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ICE’s foreign student ban is bad for America’s economy, health and exceptionalism

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On Monday, the Student and Exchange Visitor Program announced that students on F-1 and M-1 visas will not be allowed to remain in the U.S. if their course load consists only of online classes. The announcement comes at a time when more and more universities are announcing that all fall instruction will be offered online, putting these universities and their students in a tricky spot. If left intact, this student ban will hamper U.S. scientific progress, further damage the U.S. economy and needlessly harm both international students and American citizens alike. 

A student ban will hurt U.S. excellence in science. America justifiably enjoys international prestige for its role in scientific advancement and innovation. This progress depends on a steady stream of international students coming to the U.S., who now make up the majority of graduate students in STEM fields. Banning international students will jeopardize the ongoing scientific research conducted by these students and will harm the U.S.’s reputation as an international leader in science and technology.

A student ban will hurt the U.S. economy. According to the Wall Street Journal, in the 2014-2015 academic year, international students contributed $30 billion to the U.S. economy. Jeopardizing this source of revenue during the best of times would be unwise; to do so in the middle of an economic crisis is beyond foolish. The negative economic effects will not be limited to universities and connected industries: because international students typically pay full tuition, kicking them out means fewer subsidies for domestic students, who will have to pay more to make up the difference.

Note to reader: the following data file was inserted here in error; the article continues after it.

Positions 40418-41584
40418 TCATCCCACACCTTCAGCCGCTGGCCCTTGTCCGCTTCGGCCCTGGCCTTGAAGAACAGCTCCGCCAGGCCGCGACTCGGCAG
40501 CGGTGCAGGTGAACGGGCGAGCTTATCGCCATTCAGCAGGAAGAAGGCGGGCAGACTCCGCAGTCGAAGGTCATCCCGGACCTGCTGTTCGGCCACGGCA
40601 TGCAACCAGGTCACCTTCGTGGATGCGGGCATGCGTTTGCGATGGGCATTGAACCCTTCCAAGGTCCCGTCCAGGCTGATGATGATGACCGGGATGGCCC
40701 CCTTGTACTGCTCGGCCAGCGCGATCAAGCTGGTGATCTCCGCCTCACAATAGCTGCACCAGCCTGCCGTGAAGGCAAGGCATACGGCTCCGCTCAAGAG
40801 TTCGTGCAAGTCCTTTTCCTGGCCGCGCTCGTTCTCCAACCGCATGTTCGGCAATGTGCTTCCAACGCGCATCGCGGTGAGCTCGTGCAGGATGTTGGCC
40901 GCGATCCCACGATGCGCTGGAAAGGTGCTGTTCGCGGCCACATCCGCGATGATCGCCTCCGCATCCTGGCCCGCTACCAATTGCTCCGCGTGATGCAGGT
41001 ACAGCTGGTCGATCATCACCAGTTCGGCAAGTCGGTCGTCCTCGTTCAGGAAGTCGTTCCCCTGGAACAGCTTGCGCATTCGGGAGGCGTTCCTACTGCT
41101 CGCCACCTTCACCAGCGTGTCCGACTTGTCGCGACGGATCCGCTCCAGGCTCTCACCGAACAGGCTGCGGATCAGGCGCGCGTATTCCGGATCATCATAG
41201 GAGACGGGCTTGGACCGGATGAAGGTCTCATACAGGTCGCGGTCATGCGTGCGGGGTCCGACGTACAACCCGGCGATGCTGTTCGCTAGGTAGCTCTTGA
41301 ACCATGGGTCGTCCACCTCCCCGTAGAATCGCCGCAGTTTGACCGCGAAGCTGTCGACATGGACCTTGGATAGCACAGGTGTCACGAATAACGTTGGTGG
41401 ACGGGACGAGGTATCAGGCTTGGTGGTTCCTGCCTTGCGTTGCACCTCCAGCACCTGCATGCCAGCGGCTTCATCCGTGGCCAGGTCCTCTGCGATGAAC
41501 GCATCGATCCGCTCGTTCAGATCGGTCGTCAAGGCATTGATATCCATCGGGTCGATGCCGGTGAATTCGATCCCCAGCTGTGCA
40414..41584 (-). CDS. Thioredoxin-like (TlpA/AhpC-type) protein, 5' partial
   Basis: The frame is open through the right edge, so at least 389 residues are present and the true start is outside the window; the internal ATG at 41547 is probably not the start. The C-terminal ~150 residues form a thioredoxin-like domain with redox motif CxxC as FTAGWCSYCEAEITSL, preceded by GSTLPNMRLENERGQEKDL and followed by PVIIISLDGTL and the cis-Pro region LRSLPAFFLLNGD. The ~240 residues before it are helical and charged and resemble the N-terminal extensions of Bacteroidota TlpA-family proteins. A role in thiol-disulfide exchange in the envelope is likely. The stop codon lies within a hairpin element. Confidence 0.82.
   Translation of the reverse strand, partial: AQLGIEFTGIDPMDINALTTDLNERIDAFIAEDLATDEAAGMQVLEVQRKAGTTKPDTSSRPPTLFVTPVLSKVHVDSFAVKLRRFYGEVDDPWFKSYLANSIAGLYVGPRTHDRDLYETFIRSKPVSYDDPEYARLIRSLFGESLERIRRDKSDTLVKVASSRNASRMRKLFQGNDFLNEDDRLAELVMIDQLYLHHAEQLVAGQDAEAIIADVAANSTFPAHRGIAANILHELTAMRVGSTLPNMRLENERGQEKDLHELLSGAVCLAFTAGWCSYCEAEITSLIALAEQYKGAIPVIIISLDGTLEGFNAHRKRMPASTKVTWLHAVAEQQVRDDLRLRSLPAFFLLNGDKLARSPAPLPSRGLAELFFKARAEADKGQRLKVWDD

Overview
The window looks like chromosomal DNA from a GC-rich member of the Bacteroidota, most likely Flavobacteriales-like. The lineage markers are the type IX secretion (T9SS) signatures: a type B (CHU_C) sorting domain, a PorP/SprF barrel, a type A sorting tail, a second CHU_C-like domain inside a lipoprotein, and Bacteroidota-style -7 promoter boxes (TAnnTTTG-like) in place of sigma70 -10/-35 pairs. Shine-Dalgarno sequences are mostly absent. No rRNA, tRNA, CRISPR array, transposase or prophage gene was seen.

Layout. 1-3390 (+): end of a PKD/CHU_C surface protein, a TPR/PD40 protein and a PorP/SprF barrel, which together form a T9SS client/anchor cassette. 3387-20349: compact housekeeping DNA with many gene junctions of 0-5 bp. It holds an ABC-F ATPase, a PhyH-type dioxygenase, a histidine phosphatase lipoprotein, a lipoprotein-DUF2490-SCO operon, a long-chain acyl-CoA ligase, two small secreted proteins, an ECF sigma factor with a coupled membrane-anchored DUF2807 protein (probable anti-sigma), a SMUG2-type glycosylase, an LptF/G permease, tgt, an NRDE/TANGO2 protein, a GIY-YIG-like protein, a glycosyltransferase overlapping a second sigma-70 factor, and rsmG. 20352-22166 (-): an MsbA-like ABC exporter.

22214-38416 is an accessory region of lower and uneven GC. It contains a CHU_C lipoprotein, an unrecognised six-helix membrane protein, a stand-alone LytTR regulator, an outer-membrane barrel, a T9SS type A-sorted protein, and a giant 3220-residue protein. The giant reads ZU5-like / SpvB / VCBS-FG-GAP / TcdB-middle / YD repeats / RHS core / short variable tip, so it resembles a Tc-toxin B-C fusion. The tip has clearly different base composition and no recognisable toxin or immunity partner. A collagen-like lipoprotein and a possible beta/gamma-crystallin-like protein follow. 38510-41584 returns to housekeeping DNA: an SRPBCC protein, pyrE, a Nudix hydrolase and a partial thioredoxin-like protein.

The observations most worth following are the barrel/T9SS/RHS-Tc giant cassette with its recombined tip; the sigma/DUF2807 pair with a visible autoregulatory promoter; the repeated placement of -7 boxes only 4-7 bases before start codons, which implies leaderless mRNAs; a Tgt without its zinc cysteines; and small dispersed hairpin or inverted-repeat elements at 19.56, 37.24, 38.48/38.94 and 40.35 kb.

A student ban will increase the spread of SARS-CoV-2 in the U.S. The ban will pressure universities to hold at least some face-to-face classes for the sake of retaining international students, even when COVID-19 cases in the U.S. are at an all-time high. International students, for their part, will be pressured to enroll in face-to-face classes, even if they have health conditions that increase their risk of serious of severe illness. Just when we should be encouraging physical distancing, a student ban will encourage the opposite.

Finally, a student ban is needlessly cruel. International students are not just bodies in classrooms or numbers on enrollment sheets. International students, like all students, are living their lives and planning for their futures. Very often, graduate students come with their spouses and children. They are members of local communities. They rent apartments, go out for entertainment, and attend community events, including religious gatherings. A student ban will throw these lives into chaos, for no apparent reason. Judging by the responses on social media, the announcement already has. 

In sum, the student ban announced by the Student and Exchange Visitor Program is a bad policy that will negatively affect the lives of both international students and American citizens. The ban does not protect universities, does not protect citizens, does not protect the economy, but does harm all of these, while heaping undue stress and anxiety on students. If our representatives have our interests at heart, they will make overturning the ban one of their highest priorities. 

Dr. Michael Wood is an assistant professor of sociology at Brigham Young University.